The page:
At College Pro Window Cleaning we also ensure our student franchisees go through rigorous customer service excellence training. For us this means doing our best to go above and beyond for you. It means ensuring not only that you have a great window cleaning job completed, but that the service we provide you is top notch. We love to help in any way we can. If there are other things on a job that you feel we can do to help you, we are always happy to do whatever we can. At the end of a job we encourage a walk around of the job to ensure your expectations have been met! We are also more than eager to receive College Pro reviews from the customer at that time.
For us at College Pro Window Cleaning, it is important to not only do the above, but to ensure we are doing all the little things, like removing our shoes when we enter a home, watching the gardens to ensure all the flowers are protected, and leaving the yard in better shape than when we found it. These are the things that we do at our own home, and we expect our franchisees to do at our customers’ homes. You can trust us to do a great job, and treat your home as if it was our own.
By Kristy Neiboer – Media & Marketing Intern, College Pro
This summer, I am working as a Social Media & Marketing Intern at College Pro, in Etobicoke, ON. I applied and was offered this job having had no experience with College Pro whatsoever (but I do have an interest, talent, and skills in the marketing field). Being one of only a few people to ever bypass fieldwork, I really had no idea what actually goes on in a College Pro Window Cleaning Franchise, or a College Pro Painters Franchise. This past week, I had the opportunity to spend an entire day with each of these crews, and learn what their average days, jobs, and challenges look like. I am surprised by the number of differences that exist between what I thought a franchise manager does, and what a franchise manager actually does.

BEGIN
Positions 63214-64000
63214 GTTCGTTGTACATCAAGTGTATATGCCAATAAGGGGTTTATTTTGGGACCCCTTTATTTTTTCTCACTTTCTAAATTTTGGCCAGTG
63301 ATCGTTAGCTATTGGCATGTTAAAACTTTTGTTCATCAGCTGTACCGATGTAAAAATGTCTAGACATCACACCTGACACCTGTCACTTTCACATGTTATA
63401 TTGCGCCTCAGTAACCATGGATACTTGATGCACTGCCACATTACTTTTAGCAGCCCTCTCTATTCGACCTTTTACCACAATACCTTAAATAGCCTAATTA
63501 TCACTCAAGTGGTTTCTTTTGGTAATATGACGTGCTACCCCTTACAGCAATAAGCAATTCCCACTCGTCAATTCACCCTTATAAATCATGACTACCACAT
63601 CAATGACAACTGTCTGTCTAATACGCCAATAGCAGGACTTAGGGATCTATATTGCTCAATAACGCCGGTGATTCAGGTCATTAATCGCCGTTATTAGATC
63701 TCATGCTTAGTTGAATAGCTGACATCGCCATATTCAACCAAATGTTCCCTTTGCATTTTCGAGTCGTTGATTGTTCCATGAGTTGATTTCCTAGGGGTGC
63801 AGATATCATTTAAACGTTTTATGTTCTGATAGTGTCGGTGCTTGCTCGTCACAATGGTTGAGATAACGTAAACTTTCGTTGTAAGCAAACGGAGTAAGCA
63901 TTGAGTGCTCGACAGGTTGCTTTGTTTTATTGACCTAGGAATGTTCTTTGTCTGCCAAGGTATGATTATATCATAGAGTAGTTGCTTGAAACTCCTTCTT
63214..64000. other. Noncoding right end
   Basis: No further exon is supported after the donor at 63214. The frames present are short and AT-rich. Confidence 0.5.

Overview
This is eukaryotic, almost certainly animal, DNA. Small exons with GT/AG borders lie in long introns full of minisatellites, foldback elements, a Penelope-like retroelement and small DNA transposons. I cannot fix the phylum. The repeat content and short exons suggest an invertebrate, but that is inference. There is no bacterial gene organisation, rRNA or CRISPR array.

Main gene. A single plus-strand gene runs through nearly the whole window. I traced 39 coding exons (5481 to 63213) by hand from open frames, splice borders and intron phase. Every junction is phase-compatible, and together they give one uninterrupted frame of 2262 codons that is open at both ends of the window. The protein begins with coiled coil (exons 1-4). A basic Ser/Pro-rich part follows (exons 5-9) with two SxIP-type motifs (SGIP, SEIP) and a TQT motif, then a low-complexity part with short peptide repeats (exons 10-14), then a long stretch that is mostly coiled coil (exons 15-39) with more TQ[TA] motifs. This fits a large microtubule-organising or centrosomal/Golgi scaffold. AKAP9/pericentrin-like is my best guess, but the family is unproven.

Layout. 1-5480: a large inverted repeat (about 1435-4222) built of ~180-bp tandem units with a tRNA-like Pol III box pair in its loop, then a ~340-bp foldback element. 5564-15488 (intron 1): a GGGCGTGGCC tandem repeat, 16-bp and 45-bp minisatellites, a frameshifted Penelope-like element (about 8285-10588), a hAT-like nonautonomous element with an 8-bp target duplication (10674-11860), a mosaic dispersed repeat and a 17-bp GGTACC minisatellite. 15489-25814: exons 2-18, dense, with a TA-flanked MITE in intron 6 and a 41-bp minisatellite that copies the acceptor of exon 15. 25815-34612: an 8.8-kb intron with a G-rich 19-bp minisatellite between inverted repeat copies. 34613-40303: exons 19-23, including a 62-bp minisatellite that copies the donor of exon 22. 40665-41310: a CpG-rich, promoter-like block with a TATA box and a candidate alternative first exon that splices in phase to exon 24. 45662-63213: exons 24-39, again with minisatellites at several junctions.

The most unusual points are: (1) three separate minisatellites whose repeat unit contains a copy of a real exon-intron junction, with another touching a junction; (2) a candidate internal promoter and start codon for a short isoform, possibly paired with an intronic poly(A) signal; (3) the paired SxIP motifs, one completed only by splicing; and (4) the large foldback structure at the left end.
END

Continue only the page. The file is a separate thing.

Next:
First, with regards to the painting side of the business, I was under the impression that College Pro Painters franchise managers had an army of painters who they drove around from site to site, with a truck full of supplies. When the army arrived at a job, they would move at top speed and do a flawless job in an impressive amount of time. However, when I was picked up by the franchise manager, I realized there was no crew/army in the car. I quickly learned that he had more than one crew, and that each crew was at a different job site. Instead of painting as an army, we spent the morning traveling from site to site, setting each crew up with their tasks, and ensuring they had all the supplies they needed. As it turned out, each crew needed different equipment and supplies, and we ended up driving to the paint store and the hardware store, and then delivering the items to each site (a TON of driving!). Essentially, we spent the morning running errands to ensure each crew had what they needed to get the job done properly, which is much different than the army painting scenario I had envisioned.